Wednesday, February 22, 2006
AP: Congress unfazed over Bush veto threat over port security - Feb. 22
By TED BRIDIS, Associated Press Writer -- Wednesday, 16 minutes ago
WASHINGTON - Lawmakers determined to capsize the pending sale of shipping operations at six major U.S. seaports to a state-owned business in the United Arab Emirates said's surprise veto threat won't deter them.
An aerial view of the Port of Miami is shown in this file photo. Florida Gov. Jeb Bush said Tuesday, Feb. 21, 2006, that his brother, President Bush, would adequately protect national security as part of the federal government's approval of the sale of a ports operator to a state-owned company in the United Arab Emirates. Under a proposed deal, a British company that has been running some operations at six U.S. ports would be acquired by Dubai Ports World. The British company owns a 50 percent share in the Port of Miami Terminal Operating Co. (AP Photo/Alan Diaz, File)
Bush on Tuesday brushed aside objections by leaders in the Senate and House that the $6.8 billion sale could raise risks of terrorism at American ports. In a forceful defense of his administration's earlier approval of the deal, he pledged to veto any bill Congress might approve to block the agreement.
The sale's harshest critics were not appeased. "I will fight harder than ever for this legislation, and if it is vetoed I will fight as hard as I can to override it," said Rep. Pete King, R-N.Y., chairman of the news, bio, voting record) of New York said they will introduce emergency legislation to suspend the ports deal.Committee. King and Democratic Sen. Charles Schumer (
Another Democrat, Sen. Bob Menendez of New Jersey, urged his colleagues to force Bush to wield his veto, which Bush -- in his sixth year in office -- has never done. "We should really test the resolve of the president on this one because what we're really doing is securing the safety of our people."
White House counselor Dan Bartlett said Wednesday the UAE company, Dubai Ports, "is a reputable firm that went through a congressionally approved vetting process." He said the U.S. has "the necessary safeguards to make sure that the security of our country is in place" and that rejecting the deal would send "a dangerous signal to people overseas that America plays favorites."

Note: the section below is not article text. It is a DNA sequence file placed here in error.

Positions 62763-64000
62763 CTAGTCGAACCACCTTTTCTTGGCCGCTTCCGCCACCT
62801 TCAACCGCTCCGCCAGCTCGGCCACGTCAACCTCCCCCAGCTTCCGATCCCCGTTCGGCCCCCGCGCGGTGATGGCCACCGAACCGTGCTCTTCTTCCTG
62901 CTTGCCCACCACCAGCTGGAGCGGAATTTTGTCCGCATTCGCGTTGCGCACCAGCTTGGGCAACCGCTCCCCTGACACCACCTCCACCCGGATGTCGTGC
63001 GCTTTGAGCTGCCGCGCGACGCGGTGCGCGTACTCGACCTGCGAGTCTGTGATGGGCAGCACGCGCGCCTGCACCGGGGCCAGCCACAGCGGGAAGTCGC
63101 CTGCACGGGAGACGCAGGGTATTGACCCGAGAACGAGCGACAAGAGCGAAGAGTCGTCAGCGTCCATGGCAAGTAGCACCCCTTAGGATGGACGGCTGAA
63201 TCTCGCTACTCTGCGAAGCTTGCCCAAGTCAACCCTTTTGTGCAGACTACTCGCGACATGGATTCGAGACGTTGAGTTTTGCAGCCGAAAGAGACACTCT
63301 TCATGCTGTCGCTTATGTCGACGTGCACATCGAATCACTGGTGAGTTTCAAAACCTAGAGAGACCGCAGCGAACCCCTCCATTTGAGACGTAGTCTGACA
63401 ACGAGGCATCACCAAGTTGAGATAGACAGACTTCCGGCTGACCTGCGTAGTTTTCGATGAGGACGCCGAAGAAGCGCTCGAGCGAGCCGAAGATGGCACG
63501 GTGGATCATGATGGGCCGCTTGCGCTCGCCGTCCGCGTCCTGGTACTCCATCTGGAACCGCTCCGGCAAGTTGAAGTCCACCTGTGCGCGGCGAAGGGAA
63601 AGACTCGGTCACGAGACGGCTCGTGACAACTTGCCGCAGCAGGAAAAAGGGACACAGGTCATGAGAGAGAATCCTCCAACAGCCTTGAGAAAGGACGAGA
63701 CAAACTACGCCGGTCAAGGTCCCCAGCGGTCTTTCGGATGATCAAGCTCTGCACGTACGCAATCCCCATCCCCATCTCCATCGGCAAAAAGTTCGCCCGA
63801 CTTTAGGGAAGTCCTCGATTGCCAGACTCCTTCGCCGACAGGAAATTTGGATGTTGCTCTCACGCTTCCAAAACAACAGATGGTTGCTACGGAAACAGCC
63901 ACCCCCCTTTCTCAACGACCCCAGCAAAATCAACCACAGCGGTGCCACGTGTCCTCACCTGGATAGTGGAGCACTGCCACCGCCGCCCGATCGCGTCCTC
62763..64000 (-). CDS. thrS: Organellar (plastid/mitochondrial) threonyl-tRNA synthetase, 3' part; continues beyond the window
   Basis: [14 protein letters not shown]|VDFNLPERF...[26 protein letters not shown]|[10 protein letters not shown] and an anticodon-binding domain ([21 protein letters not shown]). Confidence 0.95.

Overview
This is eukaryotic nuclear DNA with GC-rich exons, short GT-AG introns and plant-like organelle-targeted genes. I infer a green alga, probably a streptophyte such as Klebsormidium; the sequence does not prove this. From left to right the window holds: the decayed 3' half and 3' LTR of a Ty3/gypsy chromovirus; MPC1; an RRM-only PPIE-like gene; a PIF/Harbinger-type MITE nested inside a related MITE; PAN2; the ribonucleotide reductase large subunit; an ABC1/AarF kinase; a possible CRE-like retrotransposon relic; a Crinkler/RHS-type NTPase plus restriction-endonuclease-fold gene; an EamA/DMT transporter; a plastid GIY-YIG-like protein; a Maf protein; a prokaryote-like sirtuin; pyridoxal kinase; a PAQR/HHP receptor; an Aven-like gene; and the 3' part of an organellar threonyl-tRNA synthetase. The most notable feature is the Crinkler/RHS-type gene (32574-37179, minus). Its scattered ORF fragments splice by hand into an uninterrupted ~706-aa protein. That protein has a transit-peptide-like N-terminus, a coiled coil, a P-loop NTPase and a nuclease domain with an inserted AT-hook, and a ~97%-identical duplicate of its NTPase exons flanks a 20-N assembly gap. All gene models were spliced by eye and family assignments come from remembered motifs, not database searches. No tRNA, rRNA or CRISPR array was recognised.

"The president wants this deal to go forward because it was followed by the book and he wants Congress to understand that," Bartlett said on CBS' "The Early Show." He told Fox News Channel that Bush felt strongly that "we need to be adding strategic partners" in the Mideast.
But Sen. Joseph Biden (news, bio, voting record), D-Del., said the bipartisan opposition to the deal indicated "a lack of confidence in the administration" on both sides. "Sure, we have to link up with our Arab friends but ... we want to see and those in Congress want to know what ... safeguards are built in," Biden said on ABC's "Good Morning America."
The first-ever sale involving U.S. port operations to a foreign, state-owned company is set to be completed in early March. It would put Dubai Ports in charge of major shipping operations in New York, New Jersey, Baltimore, New Orleans, Miami and Philadelphia. "If there was any chance that this transaction would jeopardize the security of the United States, it would not go forward," Bush said.
Defending his decision, Bush responded to a chorus of objections this week in Congress over potential security concerns in the sale of London-based Peninsular and Oriental Steam Navigation Co.
Bush's veto threat sought to quiet a political storm that has united Republican governors and Senate Majority Leader Bill Frist of Tennessee and House Speaker Dennis Hastert with liberal Democrats, including New York Sens.and Schumer.
To assuage concerns, the administration disclosed some assurances it negotiated with Dubai Ports. It required mandatory participation in U.S. security programs to stop smuggling and detect illegal shipments of nuclear materials; roughly 33 other port companies participate in these voluntarily. The Coast Guard also said it was nearly finished inspecting Dubai Ports' facilities in the United States.
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